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Women hit high mark — 42% of Olympic Athletes in 2000

For the first time in history, women will make up 42 percent of the 10,500 athletes competing in the 2000 Olympic Games in Sydney, Australia. This figure is up by almost 1,000 since the 1996 Atlanta Games. However, women still only comprise 11% of the 113 International Olympic Committee members. Women will also be competing in the same number of team sports as men for the first time. The level playing field can be, in part, attributed to the 1972 Congressional Educational Amendment known as Title IX. Title IX prohibits discrimination against girls and women in federally funded education, including in athletic programs. As a result of Title IX, women and girls have benefited from more participation opportunities and more equitable facilities.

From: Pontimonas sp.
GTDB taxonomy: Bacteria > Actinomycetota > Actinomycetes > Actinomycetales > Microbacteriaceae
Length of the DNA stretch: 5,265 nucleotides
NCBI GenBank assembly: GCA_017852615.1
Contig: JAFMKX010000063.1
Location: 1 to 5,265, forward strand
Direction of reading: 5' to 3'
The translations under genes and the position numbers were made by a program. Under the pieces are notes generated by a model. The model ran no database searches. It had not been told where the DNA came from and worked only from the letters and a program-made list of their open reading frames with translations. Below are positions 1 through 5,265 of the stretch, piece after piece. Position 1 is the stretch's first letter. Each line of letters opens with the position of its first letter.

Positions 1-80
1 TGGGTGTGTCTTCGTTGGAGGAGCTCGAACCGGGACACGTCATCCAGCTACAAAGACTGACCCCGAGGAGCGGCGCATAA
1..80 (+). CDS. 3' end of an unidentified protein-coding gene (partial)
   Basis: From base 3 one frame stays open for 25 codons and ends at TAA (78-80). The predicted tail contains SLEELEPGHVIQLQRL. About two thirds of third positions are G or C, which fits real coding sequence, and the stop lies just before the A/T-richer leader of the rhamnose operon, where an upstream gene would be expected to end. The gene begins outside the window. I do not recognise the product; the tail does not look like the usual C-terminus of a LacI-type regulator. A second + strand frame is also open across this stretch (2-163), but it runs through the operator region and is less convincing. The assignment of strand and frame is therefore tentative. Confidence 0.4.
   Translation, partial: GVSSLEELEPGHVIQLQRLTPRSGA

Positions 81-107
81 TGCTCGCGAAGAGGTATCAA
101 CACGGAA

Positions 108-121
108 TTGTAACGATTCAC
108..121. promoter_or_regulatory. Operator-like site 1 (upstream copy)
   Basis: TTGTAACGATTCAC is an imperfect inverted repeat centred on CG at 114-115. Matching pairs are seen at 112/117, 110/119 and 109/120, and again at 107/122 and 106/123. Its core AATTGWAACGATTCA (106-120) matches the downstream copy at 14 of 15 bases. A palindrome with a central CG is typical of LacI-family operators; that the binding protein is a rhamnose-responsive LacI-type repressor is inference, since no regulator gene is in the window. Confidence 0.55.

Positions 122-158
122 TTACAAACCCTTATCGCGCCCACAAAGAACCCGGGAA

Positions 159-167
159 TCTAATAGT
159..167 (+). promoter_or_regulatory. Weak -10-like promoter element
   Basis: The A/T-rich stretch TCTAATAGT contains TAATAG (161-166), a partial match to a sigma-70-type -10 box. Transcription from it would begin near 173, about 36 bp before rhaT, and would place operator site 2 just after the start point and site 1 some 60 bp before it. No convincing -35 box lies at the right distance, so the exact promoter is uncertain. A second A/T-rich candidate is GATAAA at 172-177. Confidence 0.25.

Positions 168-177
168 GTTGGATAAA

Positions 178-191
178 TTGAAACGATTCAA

The spotlight on women will be expanding at the 2000 Olympics with the addition of several previously “male only” sports, including weight lifting, pentathlon, pole vault, and more. And after the gold medal success of the 1996 women’s soccer and softball teams, which was merely a footnote of the 1996 Olympic news coverage, NBC will broadcast all women’s soccer and softball matches in their entirety.

Sources:

NY Times - August 20, 2000

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